Financial technology startups from across the nation and as far as the Netherlands and Ireland flocked to the Statehouse Convention Center in Little Rock for the first ever VenCent Fintech Summit on Monday.
Hosted by the Venture Center of Little Rock, the summit is designed to connect fintechs to potential customers — banks for the most part — but another benefit many exhibitors cited was the connections they’ve now made to fintechs doing work that complements their own.
The Simmons Bank, Arvest Bank and Discover booths were among those set up by established businesses, along with the Acxiom and Euronet lounges in the middle of the trade show floor on first day of the three-day event.
Euronet, a global company, has a software development arm in Little Rock employing 130 people and a new product that Matt Niles, director of client solutions & products, will be touting in a breakout session Tuesday afternoon.
Smaller firms on display that are headquartered in Arkansas or have an office here were eGiftify, Data Driven Partners and BOND.AI.
Egiftify offers white-label digital gifting, marketing, rewards and payments technology to businesses of all sizes and got its start helping The Terrace restaurant in Little Rock, which is owned by the family of the fintech’s founder, Susi Barakat.
Data Driven Partners, a two-woman operation run by Mallory Van Dover and Jennifer Carlisle, focuses on providing actionable data that banks and credit unions need to be efficient and competitive, launch and measure the success of their Community Reinvestment Act initiatives and mitigate lending risk.
Bond.ai recently launched a first-of-its-kind network of financial institutions and employers that provides tools to help both grow. It is designed to connect banks, credit unions, fintechs and businesses to each other without integration to boost profitability and generate a strong customer acquisition pipeline.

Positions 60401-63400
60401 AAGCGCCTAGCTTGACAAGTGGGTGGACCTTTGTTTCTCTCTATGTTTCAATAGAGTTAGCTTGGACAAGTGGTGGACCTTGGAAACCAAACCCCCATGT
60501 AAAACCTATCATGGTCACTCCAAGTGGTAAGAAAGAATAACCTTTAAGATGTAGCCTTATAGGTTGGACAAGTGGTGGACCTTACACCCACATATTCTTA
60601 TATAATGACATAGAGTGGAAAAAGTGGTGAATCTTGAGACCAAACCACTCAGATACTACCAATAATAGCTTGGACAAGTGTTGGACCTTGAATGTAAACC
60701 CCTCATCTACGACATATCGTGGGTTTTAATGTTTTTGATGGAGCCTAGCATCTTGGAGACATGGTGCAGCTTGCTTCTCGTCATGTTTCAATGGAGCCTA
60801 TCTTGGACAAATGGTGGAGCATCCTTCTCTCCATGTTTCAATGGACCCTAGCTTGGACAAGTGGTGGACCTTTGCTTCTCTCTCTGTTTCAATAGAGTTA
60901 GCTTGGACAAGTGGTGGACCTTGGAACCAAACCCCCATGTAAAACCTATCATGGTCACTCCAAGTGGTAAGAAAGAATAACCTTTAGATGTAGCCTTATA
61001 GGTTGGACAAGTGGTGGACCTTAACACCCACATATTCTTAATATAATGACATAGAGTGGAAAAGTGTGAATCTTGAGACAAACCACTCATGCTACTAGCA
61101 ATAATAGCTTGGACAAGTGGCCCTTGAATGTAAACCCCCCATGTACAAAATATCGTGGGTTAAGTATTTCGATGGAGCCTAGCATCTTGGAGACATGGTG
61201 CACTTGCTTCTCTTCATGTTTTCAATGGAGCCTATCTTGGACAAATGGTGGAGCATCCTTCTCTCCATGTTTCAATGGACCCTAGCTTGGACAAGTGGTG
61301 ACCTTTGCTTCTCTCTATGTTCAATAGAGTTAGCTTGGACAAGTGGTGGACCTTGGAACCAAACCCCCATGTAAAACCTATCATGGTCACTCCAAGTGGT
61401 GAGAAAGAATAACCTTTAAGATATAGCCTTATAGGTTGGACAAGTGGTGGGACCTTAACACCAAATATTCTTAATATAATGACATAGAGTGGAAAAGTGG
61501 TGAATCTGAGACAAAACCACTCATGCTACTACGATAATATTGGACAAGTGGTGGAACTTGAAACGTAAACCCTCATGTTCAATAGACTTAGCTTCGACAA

In addition, a few signs on the tradeshow floor directed summit attendees to a row of out-of-state startups currently enrolled in this year’s FIS Fintech Accelerator program, which is hosted by the Venture Center and sponsored by fintech giant FIS of Jacksonville, Florida, as well as the state.
From left: Arcanum Technology executives Brian Finnan, Frank Brice and Brooks Brown on the trade show floor at the VenCent Fintech Summit in Little Rock. The company demonstrated a secure, four-character password that never has to be changed by the end user.
Among these were Tapcheck, with its technology for companies that allows employees to access their paychecks sooner — avoiding predatory payday loans. Next to its booth was fraud transaction monitor Sygno and risk management firm Sardine.
Redactable, as the name implies, aims to help banks correctly redact documents so they meet compliance requirements. Neural Payments’ tech aims to allow customers of different banks to transfer money between them without having to sign up for the same application, such as CashApp.
Many of the other startups with booths had graduated from either the fintech accelerator or the Venture Center-hosted ICBA ThinkTECH Accelerator. They included sales and marketing-focused Fi Works and Plinqit, which aims to automate consumer saving.
One of several standout technologies was nKode by Arcanum Technology of Athens, Georgia. It demoed a secure, four-character password that never has to be changed by the end user.
There were 70-plus fintechs at the tradeshow, far too many to name each one and what they’re up to. But their business goals ranged from automating laborious functions to enabling collaboration to simplifying such complex processes as applying for a mortgage.